Established in 1911 (originally as the Society for the Prevention and Relief of Cancer), Macmillan Cancer Support (named after its founder, Douglas Macmillan) is one of the largest and most well-known British charities, with the mission to help improve the lives of people affected by cancer by providing physical, financial, and emotional support. In 2017, its fundraising efforts generated £247.7 million that help support the wealth of information they offer and the campaigning they do on behalf of cancer issues and patients. Last week Macmillan introduced a new identity designed by Dragon Rouge.
“While the charity is well known and has a recognisable brand, we know that not enough people with cancer are aware of all the ways we can support them. Our focus throughout this work has been on increasing Macmillan’s relevance and ensuring that everyone who needs us can access our support. In turn we hope that more people will be inspired to offer support to Macmillan. Strengthening our brand is an important way for us to make an even bigger difference to everyone living with cancer in the UK.”
In line with the new brand strategy, Macmillan also worked with Dragon Rouge on the brand’s identity. Whilst strong and iconic, the existing brand identity had grown and adapted over time, and now needed to not only work harder to flex across different audiences, but also stand out further, appeal to a more diverse audience and work more naturally across digital channels. The result was a new design system approach to all parts of the identity, from the masterbrand logo, to colour, photography and graphic assets, being careful in the change to retain the important equities of the existing identity whilst adding freshness, broader relevance, standout and versatility.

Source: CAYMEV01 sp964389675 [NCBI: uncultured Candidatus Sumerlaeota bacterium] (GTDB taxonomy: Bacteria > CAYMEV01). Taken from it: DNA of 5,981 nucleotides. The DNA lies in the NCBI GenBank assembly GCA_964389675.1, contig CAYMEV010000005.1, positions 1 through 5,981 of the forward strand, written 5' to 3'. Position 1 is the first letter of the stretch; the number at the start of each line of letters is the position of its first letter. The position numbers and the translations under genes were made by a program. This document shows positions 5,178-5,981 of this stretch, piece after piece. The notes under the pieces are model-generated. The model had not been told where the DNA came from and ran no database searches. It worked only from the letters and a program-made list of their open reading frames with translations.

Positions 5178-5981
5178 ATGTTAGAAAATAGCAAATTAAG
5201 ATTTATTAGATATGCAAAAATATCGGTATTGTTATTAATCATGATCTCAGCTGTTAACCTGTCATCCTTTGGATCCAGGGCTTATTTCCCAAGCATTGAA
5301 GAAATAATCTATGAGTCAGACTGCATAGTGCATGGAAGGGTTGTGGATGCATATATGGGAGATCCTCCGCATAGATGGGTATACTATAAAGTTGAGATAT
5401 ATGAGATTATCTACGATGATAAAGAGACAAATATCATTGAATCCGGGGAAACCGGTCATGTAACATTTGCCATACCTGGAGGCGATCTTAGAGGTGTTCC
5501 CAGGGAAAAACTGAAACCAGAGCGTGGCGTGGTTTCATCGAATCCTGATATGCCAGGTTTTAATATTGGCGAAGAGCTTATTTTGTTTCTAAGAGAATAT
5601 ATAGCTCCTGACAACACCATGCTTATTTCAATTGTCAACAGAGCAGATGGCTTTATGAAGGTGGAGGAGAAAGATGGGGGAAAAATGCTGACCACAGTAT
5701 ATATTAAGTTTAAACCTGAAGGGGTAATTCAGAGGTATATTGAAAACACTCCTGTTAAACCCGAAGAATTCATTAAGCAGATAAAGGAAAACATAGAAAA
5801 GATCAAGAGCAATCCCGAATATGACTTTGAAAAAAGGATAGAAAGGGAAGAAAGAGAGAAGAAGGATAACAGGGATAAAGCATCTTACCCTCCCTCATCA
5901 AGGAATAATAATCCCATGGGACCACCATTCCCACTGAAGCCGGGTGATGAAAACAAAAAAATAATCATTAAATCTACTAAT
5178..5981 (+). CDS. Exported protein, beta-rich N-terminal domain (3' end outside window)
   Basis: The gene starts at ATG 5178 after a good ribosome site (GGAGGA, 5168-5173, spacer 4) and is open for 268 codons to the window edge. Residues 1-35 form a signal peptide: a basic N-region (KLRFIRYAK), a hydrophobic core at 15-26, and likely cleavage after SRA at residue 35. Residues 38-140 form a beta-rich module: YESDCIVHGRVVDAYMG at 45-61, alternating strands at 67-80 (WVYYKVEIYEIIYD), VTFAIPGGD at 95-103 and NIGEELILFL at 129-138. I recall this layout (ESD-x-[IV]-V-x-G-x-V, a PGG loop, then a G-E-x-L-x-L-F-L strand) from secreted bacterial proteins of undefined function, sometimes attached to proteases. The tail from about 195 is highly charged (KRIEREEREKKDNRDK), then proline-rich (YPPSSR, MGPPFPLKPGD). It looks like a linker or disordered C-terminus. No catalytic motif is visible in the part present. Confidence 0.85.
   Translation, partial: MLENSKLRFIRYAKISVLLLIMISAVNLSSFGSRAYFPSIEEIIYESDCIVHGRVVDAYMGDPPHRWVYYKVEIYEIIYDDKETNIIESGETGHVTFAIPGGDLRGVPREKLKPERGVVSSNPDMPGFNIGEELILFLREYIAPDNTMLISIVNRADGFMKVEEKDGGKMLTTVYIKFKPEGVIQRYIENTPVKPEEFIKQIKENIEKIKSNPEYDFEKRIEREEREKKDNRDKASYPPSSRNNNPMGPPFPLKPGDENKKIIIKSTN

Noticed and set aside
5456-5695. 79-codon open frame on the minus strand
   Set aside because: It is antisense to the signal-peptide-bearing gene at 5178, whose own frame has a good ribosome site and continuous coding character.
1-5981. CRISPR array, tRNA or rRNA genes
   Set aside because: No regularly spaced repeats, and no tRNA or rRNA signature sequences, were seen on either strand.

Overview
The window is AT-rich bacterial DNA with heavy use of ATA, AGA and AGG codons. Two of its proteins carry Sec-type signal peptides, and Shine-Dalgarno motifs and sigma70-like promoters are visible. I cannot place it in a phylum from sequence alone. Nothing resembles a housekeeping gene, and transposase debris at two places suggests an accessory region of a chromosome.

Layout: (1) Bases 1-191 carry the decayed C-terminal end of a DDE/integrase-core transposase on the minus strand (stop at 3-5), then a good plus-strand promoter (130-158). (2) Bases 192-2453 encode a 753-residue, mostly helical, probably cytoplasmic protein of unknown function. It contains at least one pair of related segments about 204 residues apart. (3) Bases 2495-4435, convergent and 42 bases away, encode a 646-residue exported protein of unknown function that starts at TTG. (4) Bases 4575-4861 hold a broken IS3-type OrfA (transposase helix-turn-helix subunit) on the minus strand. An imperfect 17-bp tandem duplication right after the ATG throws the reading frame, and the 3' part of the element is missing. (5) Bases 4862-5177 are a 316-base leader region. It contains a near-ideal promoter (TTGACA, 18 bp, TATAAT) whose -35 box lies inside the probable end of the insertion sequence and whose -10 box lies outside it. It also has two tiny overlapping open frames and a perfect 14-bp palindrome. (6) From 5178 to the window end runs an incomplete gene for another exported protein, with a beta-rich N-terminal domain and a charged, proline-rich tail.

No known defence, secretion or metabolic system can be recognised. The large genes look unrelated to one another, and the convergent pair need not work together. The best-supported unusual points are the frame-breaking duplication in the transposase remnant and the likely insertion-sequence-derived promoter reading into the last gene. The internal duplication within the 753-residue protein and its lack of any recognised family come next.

Wolff Olins’ redesign of Macmillan in 2006 is one of those significant milestones in identity history for its originality, oddity, and, as the years would prove, effectiveness. It’s a relief to see that that work is not being completely replaced; at least not yet. (10 years from now, it wouldn’t surprise me.) The new logo maintains the aesthetic of the old and in all of its nearly indistinguishable quirks it makes small improvements that provide a subtle upgrade. It’s easy to ask “But, why?” as they are changes almost no one will notice but I do think this is a stronger rendition of the original intent and an evolution that will ensure the logo will last for another 10 years (or more). Making the initial “M” a little more quirky allows it to stand on its own as a monogram — it might not have the impact of something like Movistar’s “M” but maybe one day.
The new custom font is a nice evolution as well — if you analyze the images on the Wolff Olins link above, you’ll see some cringe-worthy letters in the applications. The new font is more purposely font-ish, whereas before it was trying to be more evidently hand-drawn and allowed for some questionable designs.
The new illustration style is interesting… I get that they are trying to emulate the wobbly aesthetic of the logo and the font but I feel like they come across as a little too unpolished, especially when placed in an ad as seen below. There is something cheap about it. Nonetheless, there is also something good in there and I like that the illustrations are not on trend.
I’m quite surprised at how un-designed the website is… it’s so default-looking I feel it takes away from the strength of the brand. I imagine it’s on purpose, to make access to information as straightforward as possible, but as one of the main touchpoints of the brand it seems like it’s doing it a disservice.
The custom font does a good job in unifying the messaging on social media but maybe these all lack one degree of finesse somehow?
Overall, this is a modest evolution that introduces some new ideas into the identity and allow it to continue building on the effort of its predecessor without trying to reinvent the wheel when it doesn’t need to be.